US power and natgas prices soar as extreme freeze hits natgas supplies

By Scott DiSavino

(Reuters) -U.S. natural gas and power prices hit multi-year highs on Friday ahead of extreme cold that was expected to bring record gas demand while also cutting supplies by freezing wells.

Lower gas supplies at a period of surging demand could test power systems in hard-hit areas. Winter storms in 2021 and 2022 caused widespread damage and power outages in part because many power plants lacked sufficient fuel to operate.

U.S. gas output was on track to drop by 3.7 billion cubic feet per day (bcfd), or 3.4%, over the past five days to a preliminary 10-week low of 104.5 bcfd on Friday, according to financial firm LSEG. [NGA/]

That decline so far was small compared with gas supply losses of around 19.6 bcfd during a winter storm in December 2022, and 20.4 bcfd during another winter storm in February 2021, according to LSEG data.

Still, U.S. gas demand, including exports, was on track to reach 165.9 bcfd on Jan. 15, 174.3 bcfd on Jan. 16 and 172.9 bcfd on Jan. 17, according to LSEG.

Those daily demand forecasts would top the current all-time high of 162.5 bcfd set on Dec. 23, 2022, according to federal energy data from S&P Global Commodities Insights.


The freeze is expected to move from the U.S. Pacific Northwest to the central and eastern parts of the country over the next few days. Power grid operators in its path have already told generator owner members to prepare their units to run before electric demand starts to increase.

In a sign of what may be coming, next-day power prices at the Mid Columbia hub in the Pacific Northwest soared to a record high of around $1,075 per megawatt hour, according to LSEG data going back to 2010. That compares with averages of $81 in 2023 and $52 from 2018 to 2022.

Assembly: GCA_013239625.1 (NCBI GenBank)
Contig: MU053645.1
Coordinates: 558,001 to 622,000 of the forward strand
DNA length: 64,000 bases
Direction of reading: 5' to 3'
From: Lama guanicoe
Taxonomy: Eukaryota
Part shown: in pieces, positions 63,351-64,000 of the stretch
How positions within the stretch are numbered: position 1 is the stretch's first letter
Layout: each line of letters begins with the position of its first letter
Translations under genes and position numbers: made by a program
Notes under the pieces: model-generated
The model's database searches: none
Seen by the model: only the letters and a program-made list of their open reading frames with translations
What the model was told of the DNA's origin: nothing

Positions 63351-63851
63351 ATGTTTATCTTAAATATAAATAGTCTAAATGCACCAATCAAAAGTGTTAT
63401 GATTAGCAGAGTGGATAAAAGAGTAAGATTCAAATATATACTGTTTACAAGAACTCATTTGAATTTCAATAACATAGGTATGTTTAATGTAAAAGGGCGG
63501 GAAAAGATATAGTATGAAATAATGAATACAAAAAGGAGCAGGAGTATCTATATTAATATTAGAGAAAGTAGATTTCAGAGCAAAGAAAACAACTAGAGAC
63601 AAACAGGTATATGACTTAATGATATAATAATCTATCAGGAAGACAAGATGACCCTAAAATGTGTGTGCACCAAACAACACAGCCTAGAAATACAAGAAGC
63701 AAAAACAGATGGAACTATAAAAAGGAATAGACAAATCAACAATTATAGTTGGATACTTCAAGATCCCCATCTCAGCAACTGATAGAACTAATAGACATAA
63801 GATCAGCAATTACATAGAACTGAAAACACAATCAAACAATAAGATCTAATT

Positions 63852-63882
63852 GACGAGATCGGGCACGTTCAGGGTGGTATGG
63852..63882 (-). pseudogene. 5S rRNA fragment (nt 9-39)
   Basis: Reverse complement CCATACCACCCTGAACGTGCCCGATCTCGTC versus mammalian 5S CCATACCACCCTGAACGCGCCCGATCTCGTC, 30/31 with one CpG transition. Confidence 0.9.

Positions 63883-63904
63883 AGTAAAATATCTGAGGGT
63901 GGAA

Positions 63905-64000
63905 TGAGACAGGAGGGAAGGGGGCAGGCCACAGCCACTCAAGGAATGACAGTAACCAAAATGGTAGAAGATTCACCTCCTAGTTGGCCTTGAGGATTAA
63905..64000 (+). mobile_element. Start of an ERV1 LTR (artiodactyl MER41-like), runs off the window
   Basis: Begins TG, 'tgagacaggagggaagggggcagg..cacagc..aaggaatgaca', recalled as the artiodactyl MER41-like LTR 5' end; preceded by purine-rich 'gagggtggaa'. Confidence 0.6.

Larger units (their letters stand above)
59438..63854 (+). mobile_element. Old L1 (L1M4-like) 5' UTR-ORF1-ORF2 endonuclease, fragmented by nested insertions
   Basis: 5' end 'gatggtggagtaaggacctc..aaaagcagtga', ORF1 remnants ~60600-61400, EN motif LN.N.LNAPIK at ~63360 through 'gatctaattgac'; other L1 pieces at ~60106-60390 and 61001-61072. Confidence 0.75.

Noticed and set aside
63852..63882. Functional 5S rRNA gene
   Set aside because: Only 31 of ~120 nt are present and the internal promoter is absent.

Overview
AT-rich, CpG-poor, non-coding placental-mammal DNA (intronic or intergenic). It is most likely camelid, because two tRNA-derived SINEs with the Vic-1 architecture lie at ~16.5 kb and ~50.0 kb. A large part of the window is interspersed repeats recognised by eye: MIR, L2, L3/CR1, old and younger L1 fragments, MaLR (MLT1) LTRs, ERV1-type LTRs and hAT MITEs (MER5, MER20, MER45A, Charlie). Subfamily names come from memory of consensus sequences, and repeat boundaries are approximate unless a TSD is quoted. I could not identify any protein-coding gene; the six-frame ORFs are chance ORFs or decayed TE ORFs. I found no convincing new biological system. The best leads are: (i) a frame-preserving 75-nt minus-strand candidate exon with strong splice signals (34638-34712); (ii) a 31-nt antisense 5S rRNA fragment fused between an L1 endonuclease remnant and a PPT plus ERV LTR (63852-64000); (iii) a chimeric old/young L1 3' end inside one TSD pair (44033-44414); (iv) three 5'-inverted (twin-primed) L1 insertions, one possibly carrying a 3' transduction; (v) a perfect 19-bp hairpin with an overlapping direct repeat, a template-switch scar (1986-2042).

“Generator owners must take extra care to maintain equipment so that it doesn’t freeze in the cold … particularly as natural gas pipelines may become constrained as the cold spell progresses,” PJM Interconnection said in a release.

PJM is the nation’s largest grid operator covering parts of 13 states from Illinois to New Jersey.

Grid operator Southwest Power Pool (SPP) and the Electric Reliability Council of Texas (ERCOT) have also issued weather advisories.

Projected overnight temperatures in Midland, Texas, in the Permian shale, the nation’s biggest oil and second biggest gas producing basin, will drop below freezing every night from Jan. 13-16, falling to a low of 6 degrees Fahrenheit (minus 14 degrees Celsius) on Jan. 15, according to meteorologists at AccuWeather.

Freezing weather can lead to so-called freeze-offs, which can reduce oil and gas production.


Spot gas prices at the Eastern Gas South hub jumped from around $2.45 per million British thermal units (mmBtu) on Thursday to $10.40 on Friday, their highest since July 2008, according LSEG data.

That compares with averages of $1.68 per mmBtu in 2023 and $2.96 from 2018 to 2022.

Other next-day gas prices soared to their highest since the February freeze in 2021, including the U.S. Henry Hub benchmark in Louisiana at $13.20 per mmBtu, Waha in West Texas at $17.23 and Chicago at $23.35.

In Canada, meanwhile, next-day gas prices at the AECO hub in Alberta soared to around $9.71 per mmBtu, their highest since February 2014. The Alberta grid operator on Friday asked electricity users to conserve power, following record demand Thursday.

(Reporting by Scott DiSavinoEditing by Marguerita Choy and Chris Reese)